Sunday, March 9, 2014

9/3/2014: Financial Repression, Debt Crises & Debt Restructuring: R&R Strike Again

According to Reinhart and Rogoff recent (December 2013) paper "Financial and Sovereign Debt Crises: Some Lessons Learned and Those Forgotten" (by Carmen M. Reinhart and Kenneth S. Rogoff, IMF Working Paper WP/13/266, December 2013 many economies in the advanced world will require defaults, as well as drastic measures of Financial Repression, including savings taxes and higher inflation as debt levels reach a 200-year high.

You can read the entire paper, so I am just going to summarise some core points, albeit at length.

R&R open up with a statement that is more of a warning against our complacency than a claim of our arrogance: "Even after one of the most severe crises on record (in its fifth year as of 2012) in the advanced world, the received wisdom in policy circles clings to the notion that advanced, wealthy economies are completely different animals from their emerging market counterparts. Until 2007–08, the presumption was that they were not nearly as vulnerable to financial crises. When events disabused the world of that notion, the idea still persisted that if a financial crisis does occur, advanced countries are much better at managing the aftermath..."

This worldview is also not holding, according to R&R: "Even as the recovery consistently proved to be far weaker than most forecasters were expecting, policymakers continued to underestimate the depth and duration of the downturn."

The focal point of this delusional thinking is Europe, "…where the financial crisis transformed into sovereign debt crises in several countries, the current phase of the denial cycle is marked by an official policy approach predicated on the assumption that normal growth can be restored through a mix of austerity, forbearance, and growth."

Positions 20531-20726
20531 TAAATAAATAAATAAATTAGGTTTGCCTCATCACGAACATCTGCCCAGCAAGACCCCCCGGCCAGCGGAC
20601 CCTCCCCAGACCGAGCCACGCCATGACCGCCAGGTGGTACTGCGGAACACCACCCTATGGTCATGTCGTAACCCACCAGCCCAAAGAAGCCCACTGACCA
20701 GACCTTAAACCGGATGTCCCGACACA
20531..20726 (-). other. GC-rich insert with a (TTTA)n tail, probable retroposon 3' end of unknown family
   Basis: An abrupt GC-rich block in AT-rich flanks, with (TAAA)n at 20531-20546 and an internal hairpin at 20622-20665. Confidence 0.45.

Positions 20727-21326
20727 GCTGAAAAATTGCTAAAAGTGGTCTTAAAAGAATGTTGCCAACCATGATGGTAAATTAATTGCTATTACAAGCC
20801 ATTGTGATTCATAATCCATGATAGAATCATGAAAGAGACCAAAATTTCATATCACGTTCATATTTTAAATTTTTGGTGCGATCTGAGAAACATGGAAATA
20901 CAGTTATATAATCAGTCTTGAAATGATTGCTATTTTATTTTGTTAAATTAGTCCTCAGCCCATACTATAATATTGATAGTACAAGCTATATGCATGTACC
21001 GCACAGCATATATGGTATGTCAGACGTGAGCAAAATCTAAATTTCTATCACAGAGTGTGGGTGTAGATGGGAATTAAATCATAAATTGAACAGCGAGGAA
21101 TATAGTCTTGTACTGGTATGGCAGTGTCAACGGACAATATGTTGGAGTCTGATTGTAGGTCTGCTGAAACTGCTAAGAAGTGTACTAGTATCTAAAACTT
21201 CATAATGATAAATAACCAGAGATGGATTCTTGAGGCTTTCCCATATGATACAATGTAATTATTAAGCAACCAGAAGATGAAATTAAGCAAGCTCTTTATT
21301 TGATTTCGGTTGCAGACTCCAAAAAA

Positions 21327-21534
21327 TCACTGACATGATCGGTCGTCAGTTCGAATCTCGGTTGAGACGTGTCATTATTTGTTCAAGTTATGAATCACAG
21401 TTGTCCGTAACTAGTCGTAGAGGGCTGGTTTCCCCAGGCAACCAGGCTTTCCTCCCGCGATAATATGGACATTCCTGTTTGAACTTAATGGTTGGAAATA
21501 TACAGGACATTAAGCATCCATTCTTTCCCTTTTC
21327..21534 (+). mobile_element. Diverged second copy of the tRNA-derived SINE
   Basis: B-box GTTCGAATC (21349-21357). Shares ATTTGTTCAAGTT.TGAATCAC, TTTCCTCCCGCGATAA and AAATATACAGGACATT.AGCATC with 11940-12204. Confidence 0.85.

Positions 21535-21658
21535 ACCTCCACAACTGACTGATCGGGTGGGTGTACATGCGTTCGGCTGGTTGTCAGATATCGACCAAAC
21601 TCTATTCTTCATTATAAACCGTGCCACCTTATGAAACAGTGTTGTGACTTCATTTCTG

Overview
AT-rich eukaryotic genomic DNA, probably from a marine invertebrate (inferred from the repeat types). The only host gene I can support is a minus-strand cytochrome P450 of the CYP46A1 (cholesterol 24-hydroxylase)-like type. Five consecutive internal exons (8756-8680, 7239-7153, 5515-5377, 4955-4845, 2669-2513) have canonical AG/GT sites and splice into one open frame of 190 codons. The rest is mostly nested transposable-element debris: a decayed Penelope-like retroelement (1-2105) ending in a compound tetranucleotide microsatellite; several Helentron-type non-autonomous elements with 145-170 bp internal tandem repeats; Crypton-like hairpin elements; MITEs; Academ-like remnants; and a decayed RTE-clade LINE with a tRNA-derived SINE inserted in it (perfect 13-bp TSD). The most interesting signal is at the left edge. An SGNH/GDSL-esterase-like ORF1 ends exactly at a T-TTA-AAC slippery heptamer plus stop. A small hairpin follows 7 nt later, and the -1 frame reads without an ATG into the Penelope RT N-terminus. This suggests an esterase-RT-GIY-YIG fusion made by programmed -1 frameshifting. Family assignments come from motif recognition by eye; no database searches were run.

The point is that European (and other advanced economies' policymakers are deceiving the public (and themselves), believing that they "…do not need to apply the standard toolkit used by emerging markets, including debt restructurings, higher inflation, capital controls, and significant financial repression. Advanced countries do not resort to such gimmicks, policymakers say. To do so would be to give up hard-earned credibility, thereby destabilizing expectations and throwing the economy into a vicious circle."

Note: per R&R "“Financial repression” includes directed lending to government by captive domestic audiences (such as pension funds), explicit or implicit caps on interest rates, regulation of cross-border capital movements, and generally a tighter connection between government and banks. It often masks a subtle type of debt restructuring."

The warning that stems from the above is that "It is certainly true that policymakers need to manage public expectations. However, by consistently choosing instruments and calibrating responses based on overly optimistic medium-term scenarios, they risk ultimately losing credibility and destabilizing expectations rather than the reverse."